not the bug.  How is it worse than racism? I would apply this reasoning to suburban school districts, too, which is where i experienced having my curiosity limited  by the learning methods suited to the merely above average, but racism doesn't take individual attributes into account; elitism takes them into account possibly too much.  Elitism is not a bad thing, but if it were, it'd be less of one than racism.  Fast track is the same programs and methods, just slightly more homework.  Big deal.   Corporations have since figured out how to pay educated workers very little, so i'm not sure their interest in an uneducated workforce.  Even to speak of "corporations"as a unified whole strikes me as silly.  

                            Everyone deserves the education that will benefit them the most.  For the Lake Wobegone kids, they're mostly getting that.  Nobody's learning how to write, more than half the country doesn't believe in evolution, but sure.   If I were feeling particularly nasty, I'd ask what practical difference would it make if we hadn't had mandatory schooling past elementary, but that's obviously too far.  A source of funds to benefit the brightest, where that money is not currently available, should be in the mix, as a small piece of a larger whole.  Turning a whole school district over is another matter entirely.  

                            Difficult, difficult, lemon difficult.

                            by Loge on Thu Jun 26, 2014 at 08:44:37 AM PDT

                            [ Parent ]

                          •  It's not worse than racism, it is racism (0+ / 0-)

                            It's a further reinforcement of institutional racism. The problem is the link between race, socio-economic status and school performance. People of color are more likely to be poor and poor people do worse academically. So by focusing on those who do well you will leave people of color further behind when it comes to education, which will leave them further behind in a broad spectrum of socio-economic  measures.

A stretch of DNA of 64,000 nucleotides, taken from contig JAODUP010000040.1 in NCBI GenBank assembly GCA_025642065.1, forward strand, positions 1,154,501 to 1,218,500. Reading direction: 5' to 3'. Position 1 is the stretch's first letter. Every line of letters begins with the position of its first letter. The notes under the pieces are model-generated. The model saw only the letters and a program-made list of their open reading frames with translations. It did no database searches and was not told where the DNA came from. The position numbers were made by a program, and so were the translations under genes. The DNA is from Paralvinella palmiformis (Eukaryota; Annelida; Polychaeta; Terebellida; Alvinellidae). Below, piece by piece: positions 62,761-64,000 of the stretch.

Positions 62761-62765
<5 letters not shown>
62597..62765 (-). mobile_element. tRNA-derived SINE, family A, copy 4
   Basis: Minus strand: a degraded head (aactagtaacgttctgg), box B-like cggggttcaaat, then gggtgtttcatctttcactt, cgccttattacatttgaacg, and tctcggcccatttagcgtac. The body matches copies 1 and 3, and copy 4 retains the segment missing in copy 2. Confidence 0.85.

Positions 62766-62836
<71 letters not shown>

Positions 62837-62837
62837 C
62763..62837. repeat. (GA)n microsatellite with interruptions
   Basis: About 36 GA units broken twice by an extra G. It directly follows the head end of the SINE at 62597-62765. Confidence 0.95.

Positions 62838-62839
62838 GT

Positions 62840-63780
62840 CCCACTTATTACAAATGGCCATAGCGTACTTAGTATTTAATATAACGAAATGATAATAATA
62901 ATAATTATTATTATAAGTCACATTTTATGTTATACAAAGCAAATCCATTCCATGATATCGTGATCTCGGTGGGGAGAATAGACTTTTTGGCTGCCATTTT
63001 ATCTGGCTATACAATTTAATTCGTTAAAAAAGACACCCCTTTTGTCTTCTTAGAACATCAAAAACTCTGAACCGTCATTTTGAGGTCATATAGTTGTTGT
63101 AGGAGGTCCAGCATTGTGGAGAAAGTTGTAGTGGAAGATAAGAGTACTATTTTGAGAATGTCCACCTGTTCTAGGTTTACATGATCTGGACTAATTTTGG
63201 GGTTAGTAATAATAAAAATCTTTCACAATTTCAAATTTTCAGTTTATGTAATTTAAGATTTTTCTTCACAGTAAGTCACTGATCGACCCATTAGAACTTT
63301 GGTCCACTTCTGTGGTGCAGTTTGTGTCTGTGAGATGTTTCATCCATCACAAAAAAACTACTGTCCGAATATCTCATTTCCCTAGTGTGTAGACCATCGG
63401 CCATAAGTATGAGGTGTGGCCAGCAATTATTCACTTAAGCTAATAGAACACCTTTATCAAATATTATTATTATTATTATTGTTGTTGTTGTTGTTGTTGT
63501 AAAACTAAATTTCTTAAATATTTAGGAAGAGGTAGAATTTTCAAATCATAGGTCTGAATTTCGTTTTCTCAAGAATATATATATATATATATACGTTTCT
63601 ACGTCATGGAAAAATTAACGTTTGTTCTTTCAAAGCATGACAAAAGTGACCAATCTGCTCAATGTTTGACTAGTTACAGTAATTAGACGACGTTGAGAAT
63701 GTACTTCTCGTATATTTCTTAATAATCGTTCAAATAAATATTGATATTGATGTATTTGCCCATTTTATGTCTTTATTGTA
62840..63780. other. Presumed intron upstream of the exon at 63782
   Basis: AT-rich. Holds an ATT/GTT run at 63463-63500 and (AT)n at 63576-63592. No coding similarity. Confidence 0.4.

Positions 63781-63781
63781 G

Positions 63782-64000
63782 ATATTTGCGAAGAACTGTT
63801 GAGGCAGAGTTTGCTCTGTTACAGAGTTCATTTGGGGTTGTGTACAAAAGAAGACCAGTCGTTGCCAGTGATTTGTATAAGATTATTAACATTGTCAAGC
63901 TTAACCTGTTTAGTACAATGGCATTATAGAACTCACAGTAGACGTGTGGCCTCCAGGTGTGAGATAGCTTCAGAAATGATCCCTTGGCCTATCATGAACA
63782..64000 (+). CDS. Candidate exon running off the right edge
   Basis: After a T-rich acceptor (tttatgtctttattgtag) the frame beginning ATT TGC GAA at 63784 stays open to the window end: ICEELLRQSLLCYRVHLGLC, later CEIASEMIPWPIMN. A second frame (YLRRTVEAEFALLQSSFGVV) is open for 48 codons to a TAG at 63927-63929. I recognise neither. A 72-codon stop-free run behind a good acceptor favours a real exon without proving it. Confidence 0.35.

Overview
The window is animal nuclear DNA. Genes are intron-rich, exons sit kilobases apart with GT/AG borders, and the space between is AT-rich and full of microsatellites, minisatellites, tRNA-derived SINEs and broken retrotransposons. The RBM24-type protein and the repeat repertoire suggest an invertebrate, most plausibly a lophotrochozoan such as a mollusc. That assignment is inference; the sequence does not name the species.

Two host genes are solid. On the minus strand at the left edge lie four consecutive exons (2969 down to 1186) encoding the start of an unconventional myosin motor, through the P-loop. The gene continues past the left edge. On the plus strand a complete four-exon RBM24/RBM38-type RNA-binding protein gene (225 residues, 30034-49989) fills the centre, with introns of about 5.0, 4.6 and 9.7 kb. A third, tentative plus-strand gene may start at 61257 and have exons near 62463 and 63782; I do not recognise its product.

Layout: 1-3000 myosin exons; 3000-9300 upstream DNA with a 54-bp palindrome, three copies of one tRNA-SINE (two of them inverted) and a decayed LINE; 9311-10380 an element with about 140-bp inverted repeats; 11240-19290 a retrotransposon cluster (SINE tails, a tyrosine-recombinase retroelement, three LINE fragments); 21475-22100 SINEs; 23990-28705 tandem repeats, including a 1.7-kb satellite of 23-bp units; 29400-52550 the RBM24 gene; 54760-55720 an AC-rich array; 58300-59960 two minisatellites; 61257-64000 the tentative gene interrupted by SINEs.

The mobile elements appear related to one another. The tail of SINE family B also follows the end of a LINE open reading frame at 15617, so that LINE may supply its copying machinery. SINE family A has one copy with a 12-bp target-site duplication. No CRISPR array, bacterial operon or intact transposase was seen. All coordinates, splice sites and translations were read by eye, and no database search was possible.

Corporations have since figured out how to pay educated workers very little, so i'm not sure their interest in an uneducated workforce.
                            There is a significant difference in pay for people with a collage education as opposed to without, and a difference in unemployment numbers as well, a significant difference at that. Unemployment for people with college degrees is about half of that for people with just a high school diploma. What you're suggesting would mean that people of color would be even less likely to get a college education and would be ever more mired in poverty.
                            A source of funds to benefit the brightest, where that money is not currently available, should be in the mix, as a small piece of a larger whole.
                            I agree with this completely. Part of fully funding our education system is funding education for those who learn at a faster pace. The issue here is doing that at the expense of those who learn more slowly. We should maximize the benefits of education for each individual and for society in general. An educated populace is not just good for the individuals it is good for society. Just like less poverty improves all of society so education improves all of society. Education is a good unto itself.

                            How many Einsteins have gone undiscovered because they had a shitty school? How much have we not learned as a society because we can't be bothered to educate everyone to their potential? Our failure as a country to fully fund education has almost certainly denied us some great people. Maybe even people who could have solved problems like global warming or over population. And we'll never know because we already have an elitist system. It's just based on race and money instead of some sort of theoretical meritocracy.